The second-day programme started with a combined music and dance performance by Chhayanaut artistes. Singers Shukla Paul Setu, Shorifur Rahman, Anannya Shila Shamsuddin, Selina Hossain, Jarin Subah, Shrabonti Dhar, Mohit Khan, Yeasmin Mushtaree, Rejaul Karim, Roksana Hossain Munni, Moidul Islam, Salahuddin Ahmed, Ovipriyo Chakroborti, Pramita Dey, Mahmudul Hasan, Rawshan Ara Soma, Mofijur Rahman, Kaniz Husna Ahammadi Simpi, Manish Sarkar, Bijon Chandra Mistri performed solo songs while Rafiqul Islam and Krishti Hefaz performed solo recitations. Three group songs were performed by Nazrul Institute and Chhayanaut each, while Warda Rihab performed her solo dance with one of Chhayanaut’s songs.
The festival concluded with the singing of the National Anthem with the participation of all the artistes.
To commemorate and celebrate Nazrul’s amazing literary creations, Chhayanaut has been organising the two-day festival since 2009.
New York, Jul 25 (AP/UNB) — Fashion and lifestyle blogger Maui Bigelow has always been curvy and built a social media presence by embracing every pound.
Until the worst happened. At nearly 380 pounds, her health took a dive. She was diagnosed with a blood cancer and multiple uterine fibroids that couldn't be treated due to her weight. That's when she decided to have bariatric surgery, a weight loss procedure.
She hadn't yearned to be thinner, but she wanted to live at least long enough for her two children, ages 20 and 16, to make her a grandmother.
"For months I talked to my counselor about how I would share my truth with you," Bigelow told her followers at Phatgirlfresh.com after the weight loss surgery last year. "I was concerned about how you would receive it. I feared the plus-size and body positive communities wouldn't understand or respect my choice."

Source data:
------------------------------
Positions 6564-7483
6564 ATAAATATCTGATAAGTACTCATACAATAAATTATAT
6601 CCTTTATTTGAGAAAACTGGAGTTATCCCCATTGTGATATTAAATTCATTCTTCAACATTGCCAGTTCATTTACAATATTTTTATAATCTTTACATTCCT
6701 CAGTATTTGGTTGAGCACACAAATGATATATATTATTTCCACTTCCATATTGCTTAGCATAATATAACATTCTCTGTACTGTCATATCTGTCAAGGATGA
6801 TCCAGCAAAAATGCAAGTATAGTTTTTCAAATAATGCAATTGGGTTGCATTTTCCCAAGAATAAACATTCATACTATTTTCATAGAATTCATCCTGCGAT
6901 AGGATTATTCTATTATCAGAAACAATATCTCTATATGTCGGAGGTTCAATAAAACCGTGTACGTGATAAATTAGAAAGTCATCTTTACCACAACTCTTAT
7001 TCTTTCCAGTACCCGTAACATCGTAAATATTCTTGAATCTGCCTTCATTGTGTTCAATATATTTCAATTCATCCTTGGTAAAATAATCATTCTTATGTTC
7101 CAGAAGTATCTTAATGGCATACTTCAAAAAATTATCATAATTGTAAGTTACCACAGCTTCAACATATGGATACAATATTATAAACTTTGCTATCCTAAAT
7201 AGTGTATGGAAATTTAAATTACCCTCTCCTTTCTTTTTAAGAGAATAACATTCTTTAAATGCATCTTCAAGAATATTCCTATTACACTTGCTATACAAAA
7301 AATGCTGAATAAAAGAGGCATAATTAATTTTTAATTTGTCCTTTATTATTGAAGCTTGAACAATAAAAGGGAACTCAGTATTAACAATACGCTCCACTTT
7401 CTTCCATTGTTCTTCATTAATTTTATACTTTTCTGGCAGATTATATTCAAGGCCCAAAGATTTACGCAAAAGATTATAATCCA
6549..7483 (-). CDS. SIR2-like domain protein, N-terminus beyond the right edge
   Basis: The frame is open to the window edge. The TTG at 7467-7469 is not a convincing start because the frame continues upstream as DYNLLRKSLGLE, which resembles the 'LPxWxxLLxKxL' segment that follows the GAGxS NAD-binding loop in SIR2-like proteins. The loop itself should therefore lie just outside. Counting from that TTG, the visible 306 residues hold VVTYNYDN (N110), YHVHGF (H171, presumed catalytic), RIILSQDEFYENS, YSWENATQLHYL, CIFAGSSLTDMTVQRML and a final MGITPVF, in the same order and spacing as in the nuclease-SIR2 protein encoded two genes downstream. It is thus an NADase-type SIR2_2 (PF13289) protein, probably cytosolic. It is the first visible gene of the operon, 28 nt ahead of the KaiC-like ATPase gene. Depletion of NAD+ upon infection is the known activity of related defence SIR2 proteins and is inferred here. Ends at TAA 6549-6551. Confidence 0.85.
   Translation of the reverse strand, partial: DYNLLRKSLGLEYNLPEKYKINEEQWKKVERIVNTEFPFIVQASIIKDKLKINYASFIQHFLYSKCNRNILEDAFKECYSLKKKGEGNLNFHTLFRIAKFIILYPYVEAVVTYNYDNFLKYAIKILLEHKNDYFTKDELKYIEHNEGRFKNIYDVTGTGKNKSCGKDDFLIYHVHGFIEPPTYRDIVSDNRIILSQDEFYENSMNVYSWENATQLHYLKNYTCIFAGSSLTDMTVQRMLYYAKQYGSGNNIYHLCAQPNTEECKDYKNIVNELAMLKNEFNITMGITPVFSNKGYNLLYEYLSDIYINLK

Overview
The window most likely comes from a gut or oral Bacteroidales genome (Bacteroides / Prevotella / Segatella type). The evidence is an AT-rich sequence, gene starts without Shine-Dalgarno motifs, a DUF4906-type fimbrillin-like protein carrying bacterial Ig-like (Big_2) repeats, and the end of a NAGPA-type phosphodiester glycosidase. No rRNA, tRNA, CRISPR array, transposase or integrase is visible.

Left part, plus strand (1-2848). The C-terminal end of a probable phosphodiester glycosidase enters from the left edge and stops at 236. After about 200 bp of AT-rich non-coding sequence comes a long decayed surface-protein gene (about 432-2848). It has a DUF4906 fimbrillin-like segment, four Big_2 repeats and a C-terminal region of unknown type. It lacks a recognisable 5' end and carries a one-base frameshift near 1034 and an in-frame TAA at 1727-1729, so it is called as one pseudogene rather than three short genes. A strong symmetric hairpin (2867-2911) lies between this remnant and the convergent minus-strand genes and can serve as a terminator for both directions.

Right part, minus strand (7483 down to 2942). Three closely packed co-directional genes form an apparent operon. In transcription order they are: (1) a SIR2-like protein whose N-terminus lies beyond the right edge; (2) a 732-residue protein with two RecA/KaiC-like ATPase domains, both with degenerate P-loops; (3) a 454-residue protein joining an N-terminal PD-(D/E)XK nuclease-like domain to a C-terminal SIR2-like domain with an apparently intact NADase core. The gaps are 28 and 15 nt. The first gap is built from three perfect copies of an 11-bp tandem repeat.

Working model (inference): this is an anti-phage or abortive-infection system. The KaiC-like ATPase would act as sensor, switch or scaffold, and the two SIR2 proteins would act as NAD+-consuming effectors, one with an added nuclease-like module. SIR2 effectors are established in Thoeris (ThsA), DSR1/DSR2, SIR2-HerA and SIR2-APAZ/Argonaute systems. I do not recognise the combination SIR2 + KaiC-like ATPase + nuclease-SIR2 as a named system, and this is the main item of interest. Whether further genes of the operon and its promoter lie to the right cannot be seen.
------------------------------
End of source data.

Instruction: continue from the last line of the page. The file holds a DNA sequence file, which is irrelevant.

Bigelow, a former teacher in Albany, Georgia, with 67,500 monthly unique visitors to her site and nearly 40,000 followers on Instagram, was pleased her fans were resoundingly positive. That's not a small thing in her corner of the internet.
Fat-acceptance and body positive influencers like Bigelow are on the rise on social media and as fashion models as they fight back against the damaging pressures of idealized beauty peddled online and off. But what happens when, as in Bigelow's case, weight poses a serious health risk, or they decide to shed pounds for other reasons, turning their careers and social channels from fat acceptance to smaller sizes, dieting and fitness?
"The people who are having weight loss surgery in our community, they have the surgery, they go about their business and they shut up, for the most part. But it's important to share. There are women who are struggling with health issues who need this surgery," Bigelow said in an interview.
She's down to 240 pounds, but she's struggling to fully accept her future of fewer pounds, both personally and professionally.
"I was a bomb ass girl at almost 400 pounds," Bigelow said. "Some of these influencers, they talk about being fat and how they love their plus-size bodies and how they're so empowered in the space that they're in, and they have all of these women who support them, who are cheering them on. Then fast forward, they lose the weight and you see the before and after pictures: Oh, this is when I was 350 pounds. I was so depressed. I felt so ugly. And this is me now. I'm so happy. I'm so free. Wait a minute, girl. Didn't you say two years ago when you were 350 pounds that you loved your body and that you loved the size that you were? Me, I came into womanhood as a fat woman. I'm not as confident as I was."
Pia Schiavo-Campo, who posts from Los Angeles about style and culture on Instagram and blogs at Mixedfatchick.com, isn't a fan of dieting, before-and-after pictures or the lack of dialogue from fat-acceptance influencers about weight loss. As someone who has struggled with an eating disorder for the better part of 30 years, she's triggered by diet talk and conflicted about weight turnarounds, especially those not directly addressed.